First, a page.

Smashing Interviews Magazine

Compelling People — Interesting Lives



January 2022



Ed Asner on How He Became Lou Grant

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Image attributed to Ed Asner

Ed Asner

Born in Kansas City, Missouri, on November 15, 1929, versatile actor Ed Asner is the most honored male performer in the history of the Primetime Emmy Awards, having won seven – five for portraying Lou Grant on The Mary Tyler Moore Show and two on its spinoff drama series Lou Grant. His other Emmys were for performances in two television miniseries, Rich Man, Poor Man and Roots. He served as the 21st president of the Screen Actors Guild (1981-1985).

After his military service (1951-1953), he helped found the Playwrights Theatre Company in Chicago. In New York City, he played Jonathan Jeremiah Peachum in the Off-Broadway revival of The Threepenny Opera, scored his first Broadway role in Face of a Hero alongside Jack Lemmon in 1960 and made his television debut in 1957 on Studio One.

Other TV appearances are The Untouchables, The Virginian, Dr. Kildare, The Fugitive, Ironside, Police Story, Off the Rack, The Bronx Zoo, The Trials of Rosie O’Neill, Hearts Afire, The Closer, ER, Studio 60 on the Sunset Strip, Working Class, The Cleveland Show, Dead to Me, Blue Bloods, Grace and Frankie and Dug Days, just to name a very few. Asner had an extensive voice career and made numerous film appearances. Some of the most notable were El Dorado, Change of Habit, They Call Me Mister Tibbs!, Fort Apache, the Bronx, JFK, Elf and Up.

Sadly, Ed Asner passed away in Los Angeles at the age of 91 on August 29, 2021, and the loss was felt by millions around the world. One of his final roles before his death was returning to the voice of Carl Fredricksen in the Up TV spinoff titled Dug Days.

In Smashing Interviews Magazine's final interview with Asner, just weeks prior to his death, he spoke about his audition for the role of Lou Grant in The Mary Tyler Moore Show.

"I was given the script. I read it and liked it. How could I not? What happened was I had done a comedic police chief in a film that was shot at 20th Century Fox. Somehow, Grant Tinker had done something there at the time. So he knew about me being funny as this police chief. Knowing that the boys, i.e., Jim Brooks and Allan Burns, were casting, Tinker suggested me to them. They then asked Ethel Winant, VP in charge of casting, 'Could Ed Asner do comedy?' Her response was, 'Ed Asner can do anything.' Why she was so generous, I have no idea because she had no idea what I could do in comedy. But they decided to bring me in," Asner recalled.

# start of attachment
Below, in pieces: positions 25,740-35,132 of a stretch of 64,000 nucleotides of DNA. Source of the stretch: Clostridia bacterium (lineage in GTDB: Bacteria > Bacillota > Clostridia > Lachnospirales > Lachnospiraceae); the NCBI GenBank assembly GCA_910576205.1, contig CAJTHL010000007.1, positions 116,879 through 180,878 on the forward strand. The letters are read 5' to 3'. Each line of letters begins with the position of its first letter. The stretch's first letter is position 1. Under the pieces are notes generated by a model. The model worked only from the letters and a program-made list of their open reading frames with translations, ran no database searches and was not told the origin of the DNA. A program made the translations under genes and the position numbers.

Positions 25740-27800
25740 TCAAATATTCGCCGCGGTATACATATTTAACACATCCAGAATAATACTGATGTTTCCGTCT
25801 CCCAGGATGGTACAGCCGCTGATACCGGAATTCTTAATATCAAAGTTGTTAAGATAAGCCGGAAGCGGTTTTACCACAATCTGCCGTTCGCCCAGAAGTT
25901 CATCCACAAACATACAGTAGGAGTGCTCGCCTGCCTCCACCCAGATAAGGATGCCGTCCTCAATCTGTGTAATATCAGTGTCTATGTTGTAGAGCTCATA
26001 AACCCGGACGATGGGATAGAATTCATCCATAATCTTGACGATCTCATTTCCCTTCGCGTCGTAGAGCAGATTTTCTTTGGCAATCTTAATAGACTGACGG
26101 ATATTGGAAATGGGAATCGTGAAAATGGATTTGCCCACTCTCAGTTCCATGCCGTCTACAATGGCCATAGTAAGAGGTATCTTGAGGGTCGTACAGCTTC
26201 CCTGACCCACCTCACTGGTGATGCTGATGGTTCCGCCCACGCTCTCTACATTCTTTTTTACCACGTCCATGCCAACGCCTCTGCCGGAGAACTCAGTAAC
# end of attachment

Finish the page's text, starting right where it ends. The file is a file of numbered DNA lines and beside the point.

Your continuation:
"So they brought me in, and I read for it. Jim Brooks said, 'Well, that was a very intelligent reading.' And I mumbled, 'Yeah. But was it funny?' He said, 'We’ll have you back to read with Mary.' He said something about trying it another way. He gave me some instructions, and I didn’t know what the hell he was talking about. So I started to walk out. But I turned back, and I said, 'Why don’t you try me that way now, and if I don’t cut it, don’t have me back?' I’ve never talked like that before or since. He said, 'Well, we have another appointment.' That was Gavin MacLeod. But I read it again and like a lunatic this time, really a lunatic, and they laughed. Jim said, 'Read it just like that when you come back to read with Mary.'”

Afterwards, Asner was concerned that he had blown the audition. And after returning for the reading with show star Mary Tyler Moore, she wasn't completely sold with his take on the Grant character either.

"So I worried the whole two weeks thinking, 'What the hell did I do? What did I do? How did I read it?' I came back to read it with Mary and found out a couple of years later that she turned to them after I left the room and said, 'Are you sure?' They told her, 'That’s your Lou.' So there you have it," concluded Asner.

Editors Note: Smashing Interviews Magazine was very fortunate and delighted to speak with Ed a number of times over the years. He enjoyed playing a curmudgeon even off the screen but would start to laugh even before the gruff exterior faded away. The only time we heard his strong activist’s temper truly flare was at any mention of an injustice. He was a sweet, harmless flirt. He was an icon and at the center of some of our fondest television memories. We will miss his talent, wit and charm. We will miss our friend, Ed Asner. This is our last interview with him several weeks before his death.

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